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Biology Articles » Toxicology » Newly approved pesticide stirs controversy over health effects

Newly approved pesticide stirs controversy over health effects

Even though the U.S. Environmental Protection Agency (EPA) has given final approval for use of a new pesticide, regulators in California and other states are taking a closer look at the substance’s potential adverse health effects before allowing the chemical to be used, according to an article scheduled for the Oct. 27 issue of Chemical & Engineering News, ACS’ weekly newsmagazine. 

In the article, C&EN Associate Editor Britt E. Erickson notes that EPA first considered approving the pesticide, methyl iodide, in 2006 as a replacement for methyl bromide —which is now being phased out because of environmental concerns that it may damage the ozone layer. Although methyl iodide appears unlikely to have that effect, it is toxic to nerve cells and may carry a risk of thyroid damage, cancer, and other adverse health effects.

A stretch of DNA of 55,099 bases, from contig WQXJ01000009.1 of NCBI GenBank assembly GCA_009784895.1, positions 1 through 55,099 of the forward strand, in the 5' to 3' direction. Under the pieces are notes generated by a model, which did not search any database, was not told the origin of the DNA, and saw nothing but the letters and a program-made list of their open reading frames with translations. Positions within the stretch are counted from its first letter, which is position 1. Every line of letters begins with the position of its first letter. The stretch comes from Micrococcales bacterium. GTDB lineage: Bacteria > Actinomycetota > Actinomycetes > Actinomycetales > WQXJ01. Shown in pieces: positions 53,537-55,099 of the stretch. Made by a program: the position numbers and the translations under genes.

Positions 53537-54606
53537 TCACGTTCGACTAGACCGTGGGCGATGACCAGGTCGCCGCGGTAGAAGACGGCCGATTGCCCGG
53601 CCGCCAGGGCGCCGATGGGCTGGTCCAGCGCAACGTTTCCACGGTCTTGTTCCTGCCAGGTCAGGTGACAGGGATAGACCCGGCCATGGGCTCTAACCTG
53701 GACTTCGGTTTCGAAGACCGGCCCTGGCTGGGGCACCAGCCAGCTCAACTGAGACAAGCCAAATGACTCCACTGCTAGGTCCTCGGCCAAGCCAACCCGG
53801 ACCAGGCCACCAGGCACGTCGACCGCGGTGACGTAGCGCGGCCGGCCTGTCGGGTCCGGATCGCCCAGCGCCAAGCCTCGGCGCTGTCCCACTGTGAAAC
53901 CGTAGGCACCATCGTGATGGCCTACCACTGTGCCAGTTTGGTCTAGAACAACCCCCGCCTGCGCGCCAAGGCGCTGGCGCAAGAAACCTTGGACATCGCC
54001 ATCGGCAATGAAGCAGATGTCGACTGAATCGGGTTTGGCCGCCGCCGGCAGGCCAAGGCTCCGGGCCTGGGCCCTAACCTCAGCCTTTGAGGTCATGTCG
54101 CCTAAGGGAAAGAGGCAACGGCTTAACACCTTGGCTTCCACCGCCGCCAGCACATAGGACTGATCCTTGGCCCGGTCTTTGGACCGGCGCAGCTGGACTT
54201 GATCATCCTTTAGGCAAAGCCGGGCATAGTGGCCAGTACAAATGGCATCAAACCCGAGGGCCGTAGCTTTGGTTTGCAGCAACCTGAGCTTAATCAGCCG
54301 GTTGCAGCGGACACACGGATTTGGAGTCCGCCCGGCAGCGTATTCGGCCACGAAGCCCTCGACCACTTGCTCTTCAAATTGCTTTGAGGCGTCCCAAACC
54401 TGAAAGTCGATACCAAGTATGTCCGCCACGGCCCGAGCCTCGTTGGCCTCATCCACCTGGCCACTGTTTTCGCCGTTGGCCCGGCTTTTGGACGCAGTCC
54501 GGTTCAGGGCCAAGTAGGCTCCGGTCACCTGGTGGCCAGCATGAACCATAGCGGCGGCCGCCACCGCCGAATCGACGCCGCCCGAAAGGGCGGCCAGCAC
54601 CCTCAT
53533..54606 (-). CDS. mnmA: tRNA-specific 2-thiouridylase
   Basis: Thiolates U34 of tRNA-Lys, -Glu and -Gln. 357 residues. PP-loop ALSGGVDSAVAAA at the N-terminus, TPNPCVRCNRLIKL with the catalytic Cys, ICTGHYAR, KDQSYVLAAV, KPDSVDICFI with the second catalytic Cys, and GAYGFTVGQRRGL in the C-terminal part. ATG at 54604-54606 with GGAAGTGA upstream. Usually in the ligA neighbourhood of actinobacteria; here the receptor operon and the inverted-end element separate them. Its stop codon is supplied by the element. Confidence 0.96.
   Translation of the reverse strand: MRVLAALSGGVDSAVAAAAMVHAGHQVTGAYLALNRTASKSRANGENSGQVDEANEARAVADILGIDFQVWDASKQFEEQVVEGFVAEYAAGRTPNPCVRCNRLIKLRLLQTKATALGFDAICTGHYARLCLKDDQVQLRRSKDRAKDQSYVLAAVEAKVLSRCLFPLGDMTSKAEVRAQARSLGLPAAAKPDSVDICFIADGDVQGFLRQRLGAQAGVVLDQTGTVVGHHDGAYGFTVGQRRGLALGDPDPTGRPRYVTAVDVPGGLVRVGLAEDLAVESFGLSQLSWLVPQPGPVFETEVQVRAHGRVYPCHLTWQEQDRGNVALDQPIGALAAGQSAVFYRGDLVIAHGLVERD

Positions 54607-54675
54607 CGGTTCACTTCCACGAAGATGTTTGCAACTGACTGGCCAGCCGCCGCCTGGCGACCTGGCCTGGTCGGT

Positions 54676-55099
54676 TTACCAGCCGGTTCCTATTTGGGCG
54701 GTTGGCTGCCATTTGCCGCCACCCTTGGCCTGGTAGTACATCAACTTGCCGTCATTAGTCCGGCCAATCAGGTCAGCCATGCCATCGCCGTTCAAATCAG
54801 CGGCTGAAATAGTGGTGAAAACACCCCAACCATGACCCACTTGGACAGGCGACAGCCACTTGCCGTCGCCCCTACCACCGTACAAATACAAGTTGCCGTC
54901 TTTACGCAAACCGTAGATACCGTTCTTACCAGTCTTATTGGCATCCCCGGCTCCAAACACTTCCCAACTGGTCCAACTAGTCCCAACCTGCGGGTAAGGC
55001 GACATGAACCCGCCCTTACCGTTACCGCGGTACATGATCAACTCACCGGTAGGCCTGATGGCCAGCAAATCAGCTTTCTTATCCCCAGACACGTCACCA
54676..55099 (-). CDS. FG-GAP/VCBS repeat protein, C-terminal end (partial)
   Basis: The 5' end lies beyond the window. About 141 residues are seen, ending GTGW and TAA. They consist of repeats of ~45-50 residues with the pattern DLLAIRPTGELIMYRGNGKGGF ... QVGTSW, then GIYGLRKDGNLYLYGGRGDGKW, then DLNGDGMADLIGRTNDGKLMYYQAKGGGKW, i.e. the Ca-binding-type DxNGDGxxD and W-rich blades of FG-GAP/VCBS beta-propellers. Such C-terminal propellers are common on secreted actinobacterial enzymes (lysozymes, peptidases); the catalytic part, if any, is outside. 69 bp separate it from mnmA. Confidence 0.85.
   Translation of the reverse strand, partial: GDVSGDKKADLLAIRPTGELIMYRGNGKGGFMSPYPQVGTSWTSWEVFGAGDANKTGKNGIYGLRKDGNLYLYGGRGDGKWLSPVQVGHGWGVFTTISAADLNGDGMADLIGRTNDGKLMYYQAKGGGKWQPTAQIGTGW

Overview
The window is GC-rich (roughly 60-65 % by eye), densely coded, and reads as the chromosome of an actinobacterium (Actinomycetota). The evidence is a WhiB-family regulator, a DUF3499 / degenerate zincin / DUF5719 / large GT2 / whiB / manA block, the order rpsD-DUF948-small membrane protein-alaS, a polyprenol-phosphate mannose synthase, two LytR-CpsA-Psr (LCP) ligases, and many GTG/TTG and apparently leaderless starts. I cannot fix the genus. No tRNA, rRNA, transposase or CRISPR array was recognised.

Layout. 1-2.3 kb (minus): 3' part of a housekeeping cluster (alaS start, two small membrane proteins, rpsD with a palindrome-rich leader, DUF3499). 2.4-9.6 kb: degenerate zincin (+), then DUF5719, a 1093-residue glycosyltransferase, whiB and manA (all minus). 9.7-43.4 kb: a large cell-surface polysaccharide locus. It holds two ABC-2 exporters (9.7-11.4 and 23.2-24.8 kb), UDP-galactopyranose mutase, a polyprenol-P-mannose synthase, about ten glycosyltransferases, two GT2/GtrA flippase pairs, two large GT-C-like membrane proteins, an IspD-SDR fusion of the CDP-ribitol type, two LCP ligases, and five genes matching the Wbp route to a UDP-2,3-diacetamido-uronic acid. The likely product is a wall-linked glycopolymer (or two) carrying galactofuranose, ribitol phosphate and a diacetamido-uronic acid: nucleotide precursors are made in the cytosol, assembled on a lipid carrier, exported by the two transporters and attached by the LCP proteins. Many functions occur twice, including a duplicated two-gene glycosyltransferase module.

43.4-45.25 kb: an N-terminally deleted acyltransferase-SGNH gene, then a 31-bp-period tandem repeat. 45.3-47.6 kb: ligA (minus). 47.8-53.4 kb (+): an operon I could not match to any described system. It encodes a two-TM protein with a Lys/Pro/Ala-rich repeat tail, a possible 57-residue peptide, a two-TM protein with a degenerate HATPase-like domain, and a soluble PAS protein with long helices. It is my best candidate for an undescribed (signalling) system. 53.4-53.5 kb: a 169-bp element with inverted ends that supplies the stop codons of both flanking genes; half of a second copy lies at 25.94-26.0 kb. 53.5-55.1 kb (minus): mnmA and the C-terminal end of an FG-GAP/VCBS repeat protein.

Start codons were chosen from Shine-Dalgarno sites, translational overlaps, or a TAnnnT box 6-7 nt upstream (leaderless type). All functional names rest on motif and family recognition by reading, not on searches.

At least one environmental group and some scientists opposed EPA’s approval of the pesticide, alleging that EPA had been secretive during the review process, failing to fully consider the chemical’s health effects, and they pointed to an apparent conflict of interest involving the pesticide’s manufacturer. States like California and Florida had their own concerns about the pesticide’s safety and decided to do their own risk assessments before allowing use of methyl iodide. Florida finished its assessment and approved the use of methyl iodide last July, but not before requiring additional safety measures beyond those required by EPA. California’s assessment is still ongoing, the article notes.

News release courtesy of American Chemical Society on October 27, 2008. 


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